Posts Tagged ‘elocution’

Ed’s right on integration and the need to speak English, but we need practical policies to make this a reality

28/12/2012, 10:11:03 AM

by Dan McCurry

Today, Ed Miliband promised that in 2013 we will see some concrete policies that define what being a one nation party means. Good. We need them. There are many areas the detail is necessary, not least on integration.

Before Christmas, Ed made a good speech on the subject. He struck the right notes in a measured manner, acknowledging the benefits migrant communities have brought to Britain while stressing the importance of the basics such as everyone speaking English. So far, so good.

Now we need to explain what this means in practice. For those that can’t speak English, what will we do?

A practical example. In my experience, if I can’t understand my Bangladeshi client, when I’m filling out the legal aid form, then I just pass them the pen and ask them to fill in their own details. In the box marked “place of birth”, quite often, they will write, “London hospital, Whitechapel”.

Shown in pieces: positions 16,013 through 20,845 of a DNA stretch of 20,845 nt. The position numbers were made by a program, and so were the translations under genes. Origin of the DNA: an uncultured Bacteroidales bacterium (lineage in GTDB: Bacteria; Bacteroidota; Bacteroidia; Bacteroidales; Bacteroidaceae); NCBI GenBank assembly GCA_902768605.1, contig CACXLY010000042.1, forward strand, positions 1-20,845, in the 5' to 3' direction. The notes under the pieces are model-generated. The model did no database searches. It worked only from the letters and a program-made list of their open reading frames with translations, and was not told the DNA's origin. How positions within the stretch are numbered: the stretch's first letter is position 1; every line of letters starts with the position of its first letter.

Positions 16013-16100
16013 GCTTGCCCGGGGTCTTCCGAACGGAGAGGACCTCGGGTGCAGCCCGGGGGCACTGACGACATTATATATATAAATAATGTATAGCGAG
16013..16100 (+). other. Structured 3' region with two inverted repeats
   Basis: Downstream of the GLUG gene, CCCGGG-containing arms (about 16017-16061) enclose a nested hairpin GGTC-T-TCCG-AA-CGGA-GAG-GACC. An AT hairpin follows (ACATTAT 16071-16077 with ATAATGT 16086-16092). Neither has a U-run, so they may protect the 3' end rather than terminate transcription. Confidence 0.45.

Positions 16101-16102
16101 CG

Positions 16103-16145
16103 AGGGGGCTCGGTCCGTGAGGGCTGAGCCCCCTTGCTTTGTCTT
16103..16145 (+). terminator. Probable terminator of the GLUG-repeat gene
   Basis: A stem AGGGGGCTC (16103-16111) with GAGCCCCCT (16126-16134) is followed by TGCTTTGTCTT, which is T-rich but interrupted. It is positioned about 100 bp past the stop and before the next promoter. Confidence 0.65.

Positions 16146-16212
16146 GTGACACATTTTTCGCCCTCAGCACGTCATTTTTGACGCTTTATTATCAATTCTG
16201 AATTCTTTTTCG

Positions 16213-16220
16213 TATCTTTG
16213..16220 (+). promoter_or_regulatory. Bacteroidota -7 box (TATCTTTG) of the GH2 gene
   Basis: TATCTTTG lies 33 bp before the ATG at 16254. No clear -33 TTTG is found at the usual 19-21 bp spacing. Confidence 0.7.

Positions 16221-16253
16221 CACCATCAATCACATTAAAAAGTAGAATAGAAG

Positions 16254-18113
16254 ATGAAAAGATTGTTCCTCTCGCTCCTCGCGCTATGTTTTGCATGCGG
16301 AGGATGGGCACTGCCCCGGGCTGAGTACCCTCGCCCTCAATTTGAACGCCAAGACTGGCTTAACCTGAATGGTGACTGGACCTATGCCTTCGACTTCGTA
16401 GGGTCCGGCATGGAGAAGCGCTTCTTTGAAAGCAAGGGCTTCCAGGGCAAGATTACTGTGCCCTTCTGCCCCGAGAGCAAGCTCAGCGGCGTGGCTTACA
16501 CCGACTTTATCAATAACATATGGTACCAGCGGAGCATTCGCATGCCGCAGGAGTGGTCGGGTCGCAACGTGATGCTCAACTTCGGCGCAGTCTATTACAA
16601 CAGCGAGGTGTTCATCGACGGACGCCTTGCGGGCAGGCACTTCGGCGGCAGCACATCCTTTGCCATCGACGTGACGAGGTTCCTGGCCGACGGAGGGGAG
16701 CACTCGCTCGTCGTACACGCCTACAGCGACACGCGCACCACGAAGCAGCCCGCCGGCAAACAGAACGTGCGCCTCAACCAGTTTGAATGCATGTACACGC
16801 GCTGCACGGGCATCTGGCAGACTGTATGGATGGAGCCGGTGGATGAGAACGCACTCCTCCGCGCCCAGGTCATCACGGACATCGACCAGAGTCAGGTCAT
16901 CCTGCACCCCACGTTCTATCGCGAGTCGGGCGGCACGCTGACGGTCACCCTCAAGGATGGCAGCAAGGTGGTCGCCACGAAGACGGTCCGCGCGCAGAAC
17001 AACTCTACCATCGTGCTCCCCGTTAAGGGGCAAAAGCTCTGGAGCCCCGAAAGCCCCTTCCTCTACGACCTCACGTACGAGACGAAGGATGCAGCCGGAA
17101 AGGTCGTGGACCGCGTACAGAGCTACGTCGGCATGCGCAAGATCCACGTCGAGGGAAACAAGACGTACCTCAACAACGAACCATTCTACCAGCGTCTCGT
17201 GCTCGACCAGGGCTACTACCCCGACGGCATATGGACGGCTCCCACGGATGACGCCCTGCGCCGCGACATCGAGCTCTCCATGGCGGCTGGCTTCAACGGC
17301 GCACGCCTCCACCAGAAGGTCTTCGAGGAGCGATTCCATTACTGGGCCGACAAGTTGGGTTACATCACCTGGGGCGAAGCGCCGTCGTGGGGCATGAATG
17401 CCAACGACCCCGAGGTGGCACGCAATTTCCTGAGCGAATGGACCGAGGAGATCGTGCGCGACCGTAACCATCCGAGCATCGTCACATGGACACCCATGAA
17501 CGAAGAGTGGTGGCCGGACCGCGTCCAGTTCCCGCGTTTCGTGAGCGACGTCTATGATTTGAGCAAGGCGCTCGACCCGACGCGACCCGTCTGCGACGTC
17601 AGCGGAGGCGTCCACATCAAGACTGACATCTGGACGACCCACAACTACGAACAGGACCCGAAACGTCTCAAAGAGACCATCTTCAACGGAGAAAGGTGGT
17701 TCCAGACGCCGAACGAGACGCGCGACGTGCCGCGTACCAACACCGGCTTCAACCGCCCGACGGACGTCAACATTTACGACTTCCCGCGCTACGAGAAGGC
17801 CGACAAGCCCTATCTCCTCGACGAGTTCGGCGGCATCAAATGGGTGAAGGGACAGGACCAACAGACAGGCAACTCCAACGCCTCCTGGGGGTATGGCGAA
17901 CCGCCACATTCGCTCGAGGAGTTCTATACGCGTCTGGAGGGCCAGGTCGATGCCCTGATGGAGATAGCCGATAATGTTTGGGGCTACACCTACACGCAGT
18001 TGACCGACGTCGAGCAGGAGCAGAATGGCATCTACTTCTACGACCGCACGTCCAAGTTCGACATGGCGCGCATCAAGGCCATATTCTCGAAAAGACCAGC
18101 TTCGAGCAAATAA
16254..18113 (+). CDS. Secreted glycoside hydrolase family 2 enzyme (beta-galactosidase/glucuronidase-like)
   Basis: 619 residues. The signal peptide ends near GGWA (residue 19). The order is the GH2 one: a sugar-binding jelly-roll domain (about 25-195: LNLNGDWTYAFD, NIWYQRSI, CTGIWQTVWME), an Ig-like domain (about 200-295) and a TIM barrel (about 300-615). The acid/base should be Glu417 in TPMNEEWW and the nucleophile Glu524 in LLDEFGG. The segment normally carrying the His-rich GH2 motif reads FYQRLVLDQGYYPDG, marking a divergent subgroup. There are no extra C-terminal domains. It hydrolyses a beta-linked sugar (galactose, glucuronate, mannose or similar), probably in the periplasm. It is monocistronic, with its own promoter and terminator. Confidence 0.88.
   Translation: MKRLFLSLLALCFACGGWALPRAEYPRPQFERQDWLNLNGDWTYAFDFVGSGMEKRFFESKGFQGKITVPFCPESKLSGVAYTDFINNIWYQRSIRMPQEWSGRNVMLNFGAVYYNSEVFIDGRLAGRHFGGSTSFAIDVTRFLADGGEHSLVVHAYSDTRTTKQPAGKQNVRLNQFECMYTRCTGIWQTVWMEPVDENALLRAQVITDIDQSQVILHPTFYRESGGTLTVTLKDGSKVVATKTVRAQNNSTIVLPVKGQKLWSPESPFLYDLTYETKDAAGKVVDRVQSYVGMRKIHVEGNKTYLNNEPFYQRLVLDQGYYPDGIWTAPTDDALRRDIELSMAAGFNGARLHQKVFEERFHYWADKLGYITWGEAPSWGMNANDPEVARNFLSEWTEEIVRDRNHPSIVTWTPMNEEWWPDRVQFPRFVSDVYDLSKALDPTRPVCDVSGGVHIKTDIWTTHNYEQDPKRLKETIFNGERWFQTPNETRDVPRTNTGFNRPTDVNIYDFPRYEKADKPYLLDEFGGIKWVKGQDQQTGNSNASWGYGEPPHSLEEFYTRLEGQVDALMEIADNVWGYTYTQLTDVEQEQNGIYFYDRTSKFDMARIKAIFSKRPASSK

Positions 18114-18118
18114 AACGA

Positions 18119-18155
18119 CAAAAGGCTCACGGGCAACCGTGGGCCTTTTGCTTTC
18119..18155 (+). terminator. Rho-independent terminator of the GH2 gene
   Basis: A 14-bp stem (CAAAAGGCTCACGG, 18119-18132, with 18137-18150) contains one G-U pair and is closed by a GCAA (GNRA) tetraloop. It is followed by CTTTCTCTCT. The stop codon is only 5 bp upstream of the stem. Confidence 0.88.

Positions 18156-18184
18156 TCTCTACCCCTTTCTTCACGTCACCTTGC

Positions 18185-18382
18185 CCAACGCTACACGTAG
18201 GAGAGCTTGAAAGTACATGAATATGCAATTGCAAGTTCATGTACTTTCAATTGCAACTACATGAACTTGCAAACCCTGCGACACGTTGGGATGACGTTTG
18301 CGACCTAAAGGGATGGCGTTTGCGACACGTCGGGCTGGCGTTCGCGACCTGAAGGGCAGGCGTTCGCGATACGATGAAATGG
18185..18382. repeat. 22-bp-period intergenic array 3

Born in this country, but with language skills so bad that they cannot be understood when speaking their own name and address, the issue is lack of exposure to the English language, during the early years, before the age of three. Without good English, their life outcome will suffer considerably, yet this someone who was born in this country.

Thankfully, these days it is less and less frequent for younger Bangladeshis to suffer from this problem. They are so surrounded by English speaking aunts and uncles that the issue no longer arises.

However, it is tragic for the Bangladeshi community that it wasn’t until the third generation, that the majority of the community could speak the language of the nation of their birth fluently. And it remains a major issue for many in the first and second generations of the community.

Ed Miliband says that Labour made mistakes by believing that these things will sort themselves out. People used to say that integration will happen naturally with the generation born here. But that was wishful thinking. Many who were born here, were held back before the age of three, by the problem that they were expected to solve by virtue of being born here.


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